The Scottish virtuoso pianist Murray McLachlan is a regular visitor to Nairn, and his latest performance for Music Nairn began with an all-Chopin first half.  The delicate Db-major Berceuse made for a gentle start, and Murray McLachlan negotiated the series of variations with quiet authority.  Having got us into a mood for Chopin, he then presented his readings of the complete 24 Preludes op 28.  The increasingly popular approach of performing the Preludes as a complete set allows the different 'movements' to comment on one another, and for the whole set to have a cumulative dramatic effect, and this was certainly the case with this performance.  Taking the long view, Murray McLachlan allowed an interaction between the contrasting sound-worlds of these very diverse pieces.  He was right to point out the remarkable way in which these Preludes prefigure the pianistic style of several composers of ensuing generations, and in his powerful interpretations, if he occasionally seemed to be forcing the tone of the MN Steinway, a compelling drive and energy and an overarching musicality ensured satisfaction. 

The second half began with a work composed specifically for him by Scottish contemporary composer John McLeod, the Piano Sonata no 5.  Pungently discordant outer movements framed a more expansive slow movement in a more romantic style, to which the work returns for its thoughtful conclusion.  Redolent of the music of Samuel Barber, both in its harmonic pungency and its lyrical fluency, McLeod's Fifth Sonata is an important addition to the piano repertoire.  Clearly intimately familiar with this music, Murray McLachlan found a very convincing line through McLeod's elegantly eloquent work.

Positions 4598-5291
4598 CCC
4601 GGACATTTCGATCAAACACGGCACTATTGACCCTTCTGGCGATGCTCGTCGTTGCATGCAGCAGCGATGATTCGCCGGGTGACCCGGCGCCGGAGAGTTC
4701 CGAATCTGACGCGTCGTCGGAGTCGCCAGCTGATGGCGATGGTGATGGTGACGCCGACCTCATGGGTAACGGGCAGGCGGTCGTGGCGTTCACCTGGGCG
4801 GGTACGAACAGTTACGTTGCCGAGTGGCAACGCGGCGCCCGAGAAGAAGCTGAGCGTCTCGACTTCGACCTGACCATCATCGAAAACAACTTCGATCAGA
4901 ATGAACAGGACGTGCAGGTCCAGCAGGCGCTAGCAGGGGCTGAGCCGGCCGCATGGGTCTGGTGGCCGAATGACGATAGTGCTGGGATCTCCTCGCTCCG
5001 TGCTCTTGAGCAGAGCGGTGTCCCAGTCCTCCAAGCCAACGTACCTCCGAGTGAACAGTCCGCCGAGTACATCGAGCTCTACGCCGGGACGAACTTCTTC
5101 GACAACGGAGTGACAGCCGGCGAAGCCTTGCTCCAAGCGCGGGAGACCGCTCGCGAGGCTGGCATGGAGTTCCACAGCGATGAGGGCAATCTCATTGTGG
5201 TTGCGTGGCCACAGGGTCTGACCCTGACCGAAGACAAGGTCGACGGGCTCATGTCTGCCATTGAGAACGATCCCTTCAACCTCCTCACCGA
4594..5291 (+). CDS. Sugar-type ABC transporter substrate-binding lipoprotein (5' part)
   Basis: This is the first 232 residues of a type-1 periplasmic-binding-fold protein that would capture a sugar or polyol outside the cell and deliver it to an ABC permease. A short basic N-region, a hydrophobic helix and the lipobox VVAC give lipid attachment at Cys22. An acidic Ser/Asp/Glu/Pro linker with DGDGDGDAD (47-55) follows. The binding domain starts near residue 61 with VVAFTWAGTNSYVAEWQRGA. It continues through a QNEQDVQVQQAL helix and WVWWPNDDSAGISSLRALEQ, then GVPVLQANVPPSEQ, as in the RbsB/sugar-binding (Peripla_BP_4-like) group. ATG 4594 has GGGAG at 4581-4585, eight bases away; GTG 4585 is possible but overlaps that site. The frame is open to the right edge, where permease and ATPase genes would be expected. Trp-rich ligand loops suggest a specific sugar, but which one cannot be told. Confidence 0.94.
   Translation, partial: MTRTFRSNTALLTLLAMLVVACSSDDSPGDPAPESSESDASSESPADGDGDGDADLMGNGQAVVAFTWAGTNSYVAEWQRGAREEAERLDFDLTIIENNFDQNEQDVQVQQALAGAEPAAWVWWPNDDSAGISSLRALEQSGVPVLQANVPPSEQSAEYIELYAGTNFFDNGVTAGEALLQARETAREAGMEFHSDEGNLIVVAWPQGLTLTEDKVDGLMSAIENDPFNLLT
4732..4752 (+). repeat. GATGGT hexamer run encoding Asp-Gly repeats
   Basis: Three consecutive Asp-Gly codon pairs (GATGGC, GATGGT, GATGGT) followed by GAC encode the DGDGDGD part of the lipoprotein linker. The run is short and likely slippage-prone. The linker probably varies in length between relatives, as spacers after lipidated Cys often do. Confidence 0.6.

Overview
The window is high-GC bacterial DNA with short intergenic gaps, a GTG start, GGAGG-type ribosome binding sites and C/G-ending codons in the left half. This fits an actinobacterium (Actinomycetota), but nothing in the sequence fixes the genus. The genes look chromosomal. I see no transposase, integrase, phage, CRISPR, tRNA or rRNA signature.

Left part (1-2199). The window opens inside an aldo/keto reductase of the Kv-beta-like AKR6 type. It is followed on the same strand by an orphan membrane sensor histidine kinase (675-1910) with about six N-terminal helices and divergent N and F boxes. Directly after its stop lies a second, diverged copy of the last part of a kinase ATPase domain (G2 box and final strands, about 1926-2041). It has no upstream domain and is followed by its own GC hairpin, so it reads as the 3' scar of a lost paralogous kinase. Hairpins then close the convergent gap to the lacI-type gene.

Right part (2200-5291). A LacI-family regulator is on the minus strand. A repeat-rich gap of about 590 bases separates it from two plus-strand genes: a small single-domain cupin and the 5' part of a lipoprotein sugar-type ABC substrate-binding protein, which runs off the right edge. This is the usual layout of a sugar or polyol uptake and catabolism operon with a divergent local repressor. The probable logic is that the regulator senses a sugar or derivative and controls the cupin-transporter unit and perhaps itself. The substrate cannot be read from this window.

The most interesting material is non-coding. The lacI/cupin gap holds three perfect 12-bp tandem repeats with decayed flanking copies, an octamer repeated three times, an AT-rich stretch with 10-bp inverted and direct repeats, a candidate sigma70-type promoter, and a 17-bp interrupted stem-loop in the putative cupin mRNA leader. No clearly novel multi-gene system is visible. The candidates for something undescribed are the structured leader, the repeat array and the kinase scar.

This demanding programme concluded with Franz Liszts's enormous masterpiece, his B-minor Piano Sonata.  This was the musical and interpretative highlight of the evening, with Murray McLachlan cleverly gauging the work's series of moods with an uncanny consistency, leaving room dynamically for the final giant peroration.  His insightful reading brought us through the darkest shadows and the most radiant luminosity, making the final moments of deliverance utterly convincing.  In response to a well-deserved ovation, he offered a performance of the witty piano transcription by another Scottish piano virtuoso, Ronald Stevenson, of a Francis George Scott setting of a Burns poem, 'There's news, lasses, news', which brought this enjoyable recital to a quirkily witty and assertively Scottish conclusion.

D James Ross

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